Reproductive Tract Infections among Young Married Women in Tamil Nadu, India

By Prasad, Jasmin Helen; Abraham, Sulochana et al. | International Family Planning Perspectives, June 2005 | Go to article overview

Reproductive Tract Infections among Young Married Women in Tamil Nadu, India


Prasad, Jasmin Helen, Abraham, Sulochana, Kurz, Kathleen M., George, Valentina, Lalitha, M. K., John, Renu, Jayapaul, M. N. R., Shetty, Nandini, Joseph, Abraham, International Family Planning Perspectives


CONTEXT: Women often suffer silently with reproductive tract infections (RTIs). Studies of the prevalence of these infections in South Asia have been hindered by low participation rates, and little is known about rates among the youngest married women.

METHODS: A community-based cross-sectional study of RTIs was conducted in 1996-1997 among married women 16-22 years of age in Tamil Nadu, India. The women were questioned about symptoms, received pelvic and speculum examinations and provided samples for laboratory tests. Qualitative and quantitative data on treatment-seeking behavior were collected.

RESULTS: Fifty-three percent of women reported gynecologic symptoms, 38% had laboratory findings of RTIs and 14% had clinically diagnosed pelvic inflammatory disease or cervicitis. According to laboratory diagnoses, 15% had sexually transmitted infections and 28% had endogenous infections. Multivariate analysis found that women who worked as agricultural laborers had an elevated likelihood of having a sexually transmitted infection (odds ratio, 2.4), as did those married five or more years (2.1). Two-thirds of symptomatic women had not sought any treatment; the reasons cited were absence of a female provider in the nearby health care center, lack of privacy, distance from home, cost and a perception that their symptoms were normal.

CONCLUSIONS: Young married women in this rural Indian community have a high prevalence of RTIs but seldom seek treatment. Education and outreach are needed to reduce the stigma, embarrassment and lack of knowledge related to RTIs. The low social status of women, especially young women, appears to be a significant influence on their low rates of treatment for these conditions.

International Family Planning Perspectives, 2005, 31(2):73-82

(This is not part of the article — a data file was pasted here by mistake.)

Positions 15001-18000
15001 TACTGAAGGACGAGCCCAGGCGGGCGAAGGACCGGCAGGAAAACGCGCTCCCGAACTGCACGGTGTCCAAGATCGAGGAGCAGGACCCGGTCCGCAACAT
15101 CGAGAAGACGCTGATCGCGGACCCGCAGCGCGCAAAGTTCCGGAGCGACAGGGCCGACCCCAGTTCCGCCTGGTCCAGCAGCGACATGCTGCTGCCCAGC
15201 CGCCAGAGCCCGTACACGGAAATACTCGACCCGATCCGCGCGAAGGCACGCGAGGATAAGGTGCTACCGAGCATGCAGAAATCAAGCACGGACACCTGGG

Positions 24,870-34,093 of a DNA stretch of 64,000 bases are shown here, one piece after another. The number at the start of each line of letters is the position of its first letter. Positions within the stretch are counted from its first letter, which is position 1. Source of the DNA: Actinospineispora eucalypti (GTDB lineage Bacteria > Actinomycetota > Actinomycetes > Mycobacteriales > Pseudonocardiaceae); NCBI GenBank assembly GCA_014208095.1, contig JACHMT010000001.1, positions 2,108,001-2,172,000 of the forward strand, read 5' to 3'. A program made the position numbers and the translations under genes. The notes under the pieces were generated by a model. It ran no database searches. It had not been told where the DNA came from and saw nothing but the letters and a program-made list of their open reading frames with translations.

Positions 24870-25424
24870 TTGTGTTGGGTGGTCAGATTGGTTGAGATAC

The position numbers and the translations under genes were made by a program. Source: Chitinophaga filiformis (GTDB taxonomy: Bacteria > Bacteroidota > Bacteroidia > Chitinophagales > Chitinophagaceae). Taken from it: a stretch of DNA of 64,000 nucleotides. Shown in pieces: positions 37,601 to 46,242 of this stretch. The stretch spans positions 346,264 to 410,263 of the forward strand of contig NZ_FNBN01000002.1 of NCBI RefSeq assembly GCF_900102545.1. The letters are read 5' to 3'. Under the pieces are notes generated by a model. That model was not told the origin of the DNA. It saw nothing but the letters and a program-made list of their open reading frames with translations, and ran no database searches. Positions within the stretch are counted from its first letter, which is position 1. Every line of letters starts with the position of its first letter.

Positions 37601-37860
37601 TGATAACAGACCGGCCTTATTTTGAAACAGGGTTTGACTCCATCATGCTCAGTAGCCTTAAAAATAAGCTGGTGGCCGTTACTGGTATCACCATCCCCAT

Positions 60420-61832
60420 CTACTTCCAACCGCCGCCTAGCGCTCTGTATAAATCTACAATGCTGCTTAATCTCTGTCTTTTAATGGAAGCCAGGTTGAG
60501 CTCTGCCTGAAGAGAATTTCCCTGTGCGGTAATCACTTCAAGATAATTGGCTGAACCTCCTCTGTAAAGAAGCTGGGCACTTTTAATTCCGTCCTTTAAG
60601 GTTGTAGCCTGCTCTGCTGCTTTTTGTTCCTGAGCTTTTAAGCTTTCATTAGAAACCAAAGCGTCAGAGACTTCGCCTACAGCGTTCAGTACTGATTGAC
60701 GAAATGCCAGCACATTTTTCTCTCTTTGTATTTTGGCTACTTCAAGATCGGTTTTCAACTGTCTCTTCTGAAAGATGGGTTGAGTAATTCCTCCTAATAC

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Many women and men suffer from reproductive tract infections (RTIs), including sexually transmitted infections (STIs). An estimated 340 million new cases of curable STIs occur each year, with 151 million of them in South and Southeast Asia. (1) STIs are among the top five disease categories for which adults in developing countries seek health care, and about one-third of STIs globally occur among people younger than 25 years of age. (2)

RTIs often cause discomfort and lost economic productivity. (3) The most serious long-term sequelae arise in women: pelvic inflammatory disease (PID), cervical cancer, infertility, spontaneous abortion and ectopic pregnancy, the latter of which may lead to maternal death. (4) The presence of an STI increases the risk of acquiring and transmitting HIV infection by three to five times, (5) and bacterial vaginosis may be a cofactor for HIV transmission, especially among younger women. (6) Treatment of these infections and prevention of their sequelae are complicated by the fact that 30-50% of women with infections (up to 70-75% in the case of chlamydia), and a smaller but significant proportion of men, are asymptomatic. (7)

Young women are particularly susceptible to STIs because they have fewer antibodies to fight pathogens and greater cervical ectopy. (8) Adolescent women infected with Chlamydia trachomatis are more likely than their adult counterparts to develop cancer of the cervix or PID and, consequently, infertility. (9) Worldwide, the majority of new HIV infections occur among young people aged 15-24, and young women are about six times as likely to be infected with HIV as young men. (10)

Much of the available data on RTIs comes from hospital and clinic-based studies. Yet community-based studies, which are less commonly conducted, yield better estimates of prevalence, and several have been undertaken among women in South Asia, (11) as well as those in Egypt and Nigeria. (12) The South Asian studies had a common bias: Asymptomatic women were much less likely to participate (or were excluded in one study), and therefore a true prevalence estimate was not possible.

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